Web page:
return (centroid_latitude, centroid_longitude, abs(area_of_polygon))
    
  • You are importing waaaayyyyy too many modules and features that you don't use. Please try to only include what you will use, it will make it simpler for you (and other people reading your code) to know what your code really relies on.

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Riding on Morwenn's answer, here are a few things I'd change :

  • iterations are clearer, more efficient, more concise if you don't use the index.
  • use variable to store values that you are going to reuse multiple times
  • do not repeat yourself : the duplicated loop looks a bit suspicious.
  • use can use tuple unpacking to get the different elements composing a tuple (or any other iterable really)
  • use short yet meaningful variable names. For instance, centroid_and_area_of_all_polygons could become centroids, total_value does not convey much information, I'd rather see sum than sigma because 1) it is shorter, 2) it reminds of the sum builtin, 3) that's what the symbol sigma really means in a mathematical context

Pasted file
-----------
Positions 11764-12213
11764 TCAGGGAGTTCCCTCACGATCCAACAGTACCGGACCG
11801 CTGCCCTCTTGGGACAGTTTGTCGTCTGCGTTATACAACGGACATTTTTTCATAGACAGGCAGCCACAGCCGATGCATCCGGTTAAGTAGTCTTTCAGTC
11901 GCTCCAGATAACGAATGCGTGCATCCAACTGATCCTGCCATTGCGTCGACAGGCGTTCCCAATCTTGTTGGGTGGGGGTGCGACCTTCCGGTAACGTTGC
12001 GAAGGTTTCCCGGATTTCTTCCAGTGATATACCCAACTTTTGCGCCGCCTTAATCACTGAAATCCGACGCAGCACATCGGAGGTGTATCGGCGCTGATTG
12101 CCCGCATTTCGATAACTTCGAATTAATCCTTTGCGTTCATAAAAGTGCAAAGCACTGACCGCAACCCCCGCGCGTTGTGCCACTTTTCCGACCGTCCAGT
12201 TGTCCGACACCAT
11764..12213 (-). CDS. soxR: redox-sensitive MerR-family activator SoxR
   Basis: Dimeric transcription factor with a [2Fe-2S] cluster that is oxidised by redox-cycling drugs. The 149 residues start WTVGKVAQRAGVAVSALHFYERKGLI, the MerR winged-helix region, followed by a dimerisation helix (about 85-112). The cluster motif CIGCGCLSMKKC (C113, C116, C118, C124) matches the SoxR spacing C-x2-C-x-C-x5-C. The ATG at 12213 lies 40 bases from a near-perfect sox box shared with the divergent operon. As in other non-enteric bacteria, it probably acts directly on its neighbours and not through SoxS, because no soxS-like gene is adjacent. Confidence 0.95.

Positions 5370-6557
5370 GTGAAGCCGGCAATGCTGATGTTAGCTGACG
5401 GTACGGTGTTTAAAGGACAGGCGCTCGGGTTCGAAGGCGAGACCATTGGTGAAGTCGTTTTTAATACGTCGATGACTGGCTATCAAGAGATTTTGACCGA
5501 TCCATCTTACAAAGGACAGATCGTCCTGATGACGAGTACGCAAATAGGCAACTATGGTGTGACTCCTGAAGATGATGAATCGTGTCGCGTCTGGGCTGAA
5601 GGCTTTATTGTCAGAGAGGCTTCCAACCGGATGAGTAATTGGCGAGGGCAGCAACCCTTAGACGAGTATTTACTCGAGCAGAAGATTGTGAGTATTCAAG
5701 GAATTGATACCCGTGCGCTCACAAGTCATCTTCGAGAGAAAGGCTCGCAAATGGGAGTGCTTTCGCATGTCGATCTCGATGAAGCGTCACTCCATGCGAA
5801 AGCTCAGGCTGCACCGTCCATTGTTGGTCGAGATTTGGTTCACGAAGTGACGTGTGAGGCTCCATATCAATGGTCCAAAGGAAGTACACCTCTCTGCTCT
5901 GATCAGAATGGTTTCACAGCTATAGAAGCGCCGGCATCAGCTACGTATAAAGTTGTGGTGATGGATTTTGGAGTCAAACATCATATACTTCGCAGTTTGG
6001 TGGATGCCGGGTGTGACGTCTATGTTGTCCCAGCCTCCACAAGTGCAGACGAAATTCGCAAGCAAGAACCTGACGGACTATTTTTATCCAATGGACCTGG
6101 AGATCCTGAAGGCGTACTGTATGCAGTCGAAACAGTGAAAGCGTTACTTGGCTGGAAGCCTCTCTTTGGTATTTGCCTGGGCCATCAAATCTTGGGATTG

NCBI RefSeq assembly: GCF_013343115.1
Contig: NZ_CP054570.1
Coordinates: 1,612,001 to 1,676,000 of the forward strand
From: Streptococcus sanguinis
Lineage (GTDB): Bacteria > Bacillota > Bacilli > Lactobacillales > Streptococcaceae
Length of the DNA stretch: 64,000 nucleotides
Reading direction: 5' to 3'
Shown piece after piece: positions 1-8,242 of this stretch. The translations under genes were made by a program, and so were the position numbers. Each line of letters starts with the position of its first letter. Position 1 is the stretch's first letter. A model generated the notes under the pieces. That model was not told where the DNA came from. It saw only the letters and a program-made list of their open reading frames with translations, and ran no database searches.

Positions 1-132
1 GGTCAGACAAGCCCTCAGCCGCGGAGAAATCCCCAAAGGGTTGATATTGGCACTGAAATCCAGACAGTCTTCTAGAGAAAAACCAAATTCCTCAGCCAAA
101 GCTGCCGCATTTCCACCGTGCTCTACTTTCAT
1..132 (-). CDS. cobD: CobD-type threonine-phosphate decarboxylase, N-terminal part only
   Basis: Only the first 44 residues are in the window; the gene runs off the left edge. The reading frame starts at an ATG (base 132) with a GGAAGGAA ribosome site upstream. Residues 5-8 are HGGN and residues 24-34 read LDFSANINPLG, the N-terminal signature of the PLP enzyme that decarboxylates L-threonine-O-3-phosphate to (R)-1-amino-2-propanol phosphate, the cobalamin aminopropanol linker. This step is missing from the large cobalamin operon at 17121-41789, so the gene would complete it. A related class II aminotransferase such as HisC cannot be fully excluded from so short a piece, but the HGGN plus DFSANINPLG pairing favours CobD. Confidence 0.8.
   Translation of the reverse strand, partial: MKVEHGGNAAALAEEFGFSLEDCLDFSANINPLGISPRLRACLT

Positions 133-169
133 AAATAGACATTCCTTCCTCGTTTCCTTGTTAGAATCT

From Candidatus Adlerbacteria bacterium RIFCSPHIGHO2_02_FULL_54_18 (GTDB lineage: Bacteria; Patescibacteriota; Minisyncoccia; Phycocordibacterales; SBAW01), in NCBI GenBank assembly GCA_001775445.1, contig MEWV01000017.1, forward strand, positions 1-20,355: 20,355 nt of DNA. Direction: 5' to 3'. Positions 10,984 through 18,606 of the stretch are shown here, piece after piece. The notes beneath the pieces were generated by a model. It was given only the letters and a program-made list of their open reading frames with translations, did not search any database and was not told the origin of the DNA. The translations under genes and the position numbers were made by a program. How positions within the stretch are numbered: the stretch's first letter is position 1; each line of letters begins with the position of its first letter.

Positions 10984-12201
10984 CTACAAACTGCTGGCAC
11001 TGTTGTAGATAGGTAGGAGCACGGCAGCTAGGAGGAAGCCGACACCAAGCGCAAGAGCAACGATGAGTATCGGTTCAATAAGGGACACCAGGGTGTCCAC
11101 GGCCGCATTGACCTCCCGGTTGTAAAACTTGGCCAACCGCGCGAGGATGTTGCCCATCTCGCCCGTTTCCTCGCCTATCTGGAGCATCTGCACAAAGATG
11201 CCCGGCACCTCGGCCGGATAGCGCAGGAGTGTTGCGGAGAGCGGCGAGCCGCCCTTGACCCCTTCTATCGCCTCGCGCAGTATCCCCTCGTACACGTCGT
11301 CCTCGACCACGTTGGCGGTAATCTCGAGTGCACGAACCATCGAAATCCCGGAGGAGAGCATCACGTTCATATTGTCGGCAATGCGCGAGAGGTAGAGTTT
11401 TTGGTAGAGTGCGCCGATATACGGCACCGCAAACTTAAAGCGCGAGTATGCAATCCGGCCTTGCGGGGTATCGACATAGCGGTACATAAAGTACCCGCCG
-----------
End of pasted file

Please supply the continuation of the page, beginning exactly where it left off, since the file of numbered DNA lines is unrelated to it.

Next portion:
• you do not need to create a list of centroids : you can simply iterate.

Taking these comments into account, here's how the code looks (not tested):

def find_centroid(polygon):
    """ Foobar """
    double_area, weighted_lat, weighted_long = 0, 0, 0
    for i in range(len(polygon) - 1): 
        p1, p2 = polygon[i], polygon[i+1]
        lat1, lat2, long1, long2 = latitude(p1), latitude(p2), longitude(p1), longitude(p2)
        weight = (lat1*long2) - (lat2*long1)
        double_area += weight
        weighted_lat += (lat1 + lat2) * weight
        weighted_long += (long1 + long2) * weight
    return (weighted_lat / (3 * double_area), weighted_long / (3 * double_area), abs(double_area / 2))
            if double_area else
            (latitude(polygon[0]), longitude(polygon[0]), 0)

def find_center(polygons):
    """ Foobar """
    sum_area, sum_lati_weight, sum_longi_weight = 0, 0, 0
    for p in polygons:
        lati, longi, area = find_centroid(p)
        sum_area += area
        sum_lati_weight += lati * area
        sum_longi_weight += longi * area
    return make_position(sum_lati_weight/sum_area, sum_longi_weight / sum_area)

Then, you could :

  • rewrite find_centroid to iterate over consecutive elements without using the index. You'll find various ways to do so.
  • use the sum builtin to compute sums but because you are computing many things in each iteration, it might be be worth it.